Learn More
Quantification of cardiac chamber size, ventric-ular mass, and function ranks among the most clinically important and most frequently requested tasks of echocardiography. Standardization of chamber quantification has been an early concern in echocardiography and recommendations on how to measure such fundamental parameters are among the most often cited(More)
Continuing Medical Education Activity for " Recommendations for the Evaluation of Left Ventricular Diastolic Function by Echocardiography " Accreditation Statement: The American Society of Echocardiography is accredited by the Accreditation Council for Continuing Medical Education to provide continuing medical education for physicians. The American Society(More)
The content of these European Society of Cardiology (ESC) Guidelines has been published for personal and educational use only. No commercial use is authorized. No part of the ESC Guidelines may be translated or reproduced in any form without written permission from the ESC. Permission can be obtained upon submission of a written request to Oxford University(More)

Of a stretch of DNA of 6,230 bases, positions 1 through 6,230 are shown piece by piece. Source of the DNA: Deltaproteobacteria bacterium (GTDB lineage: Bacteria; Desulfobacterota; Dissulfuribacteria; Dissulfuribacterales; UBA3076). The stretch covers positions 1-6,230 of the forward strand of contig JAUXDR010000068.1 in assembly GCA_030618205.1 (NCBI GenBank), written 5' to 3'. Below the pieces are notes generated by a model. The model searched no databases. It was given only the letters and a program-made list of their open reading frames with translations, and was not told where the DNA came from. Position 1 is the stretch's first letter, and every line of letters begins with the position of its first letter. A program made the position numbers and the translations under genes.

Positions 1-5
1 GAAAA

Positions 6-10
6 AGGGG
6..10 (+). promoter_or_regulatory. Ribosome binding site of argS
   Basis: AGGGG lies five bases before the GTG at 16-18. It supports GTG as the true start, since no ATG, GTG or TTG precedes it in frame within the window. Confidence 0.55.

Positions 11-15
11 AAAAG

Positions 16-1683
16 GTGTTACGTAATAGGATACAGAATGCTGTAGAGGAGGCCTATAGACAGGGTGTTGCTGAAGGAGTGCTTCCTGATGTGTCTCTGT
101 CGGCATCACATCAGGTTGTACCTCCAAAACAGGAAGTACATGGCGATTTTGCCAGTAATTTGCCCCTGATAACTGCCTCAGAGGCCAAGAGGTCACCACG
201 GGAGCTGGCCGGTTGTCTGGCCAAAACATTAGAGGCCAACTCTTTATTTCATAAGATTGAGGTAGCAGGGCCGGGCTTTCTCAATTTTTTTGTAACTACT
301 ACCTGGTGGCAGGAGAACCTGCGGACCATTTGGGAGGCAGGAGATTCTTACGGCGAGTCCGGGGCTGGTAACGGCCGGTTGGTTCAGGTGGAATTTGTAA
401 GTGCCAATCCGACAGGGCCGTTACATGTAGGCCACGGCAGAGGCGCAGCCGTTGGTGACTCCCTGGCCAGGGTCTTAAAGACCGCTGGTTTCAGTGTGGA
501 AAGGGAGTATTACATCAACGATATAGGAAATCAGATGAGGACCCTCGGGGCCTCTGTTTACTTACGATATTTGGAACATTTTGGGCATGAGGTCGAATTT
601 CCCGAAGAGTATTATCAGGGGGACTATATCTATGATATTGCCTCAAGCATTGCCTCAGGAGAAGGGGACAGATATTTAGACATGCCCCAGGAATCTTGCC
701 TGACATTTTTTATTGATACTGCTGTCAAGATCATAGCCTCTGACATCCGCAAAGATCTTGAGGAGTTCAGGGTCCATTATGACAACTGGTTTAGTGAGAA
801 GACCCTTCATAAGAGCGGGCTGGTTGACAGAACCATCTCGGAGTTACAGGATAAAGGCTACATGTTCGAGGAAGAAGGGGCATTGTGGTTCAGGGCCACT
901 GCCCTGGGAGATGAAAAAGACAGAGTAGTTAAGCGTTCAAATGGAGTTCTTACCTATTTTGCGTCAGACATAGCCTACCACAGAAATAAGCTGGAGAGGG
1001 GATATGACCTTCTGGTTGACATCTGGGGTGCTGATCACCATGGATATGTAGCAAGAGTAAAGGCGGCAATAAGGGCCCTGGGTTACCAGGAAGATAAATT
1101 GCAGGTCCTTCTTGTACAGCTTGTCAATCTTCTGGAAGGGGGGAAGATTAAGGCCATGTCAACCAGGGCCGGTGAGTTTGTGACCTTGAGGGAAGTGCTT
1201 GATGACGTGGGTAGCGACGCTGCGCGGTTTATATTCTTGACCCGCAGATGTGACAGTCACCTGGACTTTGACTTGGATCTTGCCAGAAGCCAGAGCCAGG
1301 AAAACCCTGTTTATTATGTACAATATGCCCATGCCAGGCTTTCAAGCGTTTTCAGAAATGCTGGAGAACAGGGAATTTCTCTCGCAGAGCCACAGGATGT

Ultrasound technology has improved markedly in the past 10 to 15 years, prompting echocardi-ographers to extend its use in studying cardiac structure and function. New ultrasound equipment and techniques offer superior image quality, greater accuracy, and expanding capabilities. As a result, more and improved imaging modalities are available for evaluating(More)
The ASE has gone green! Visit www.aseuniversity.org to earn free continuing medical education credit through an online activity related to this article. Certificates are available for immediate access upon successful completion of the activity. Nonmembers will need to join the ASE to access this great member benefit!
Embolism of cardiac origin accounts for around 15–30% of ischaemic strokes. Strokes due to cardioembolism are generally severe and early and long-term recurrence and mortality are high. The diagnosis of a cardioembolic source of stroke is frequently uncertain and relies on the identification of a potential cardiac source of embolism in the absence of(More)
Right ventricular volumes and ejection fraction are challenging to assess by echocardiography, but are well established as functional and prognostic parameters. Three-dimensional (3D) echocardiography has become widespread and relatively easy to use, making calculation of these parameters feasible in the large majority of patients. We review past attempts(More)
  • 1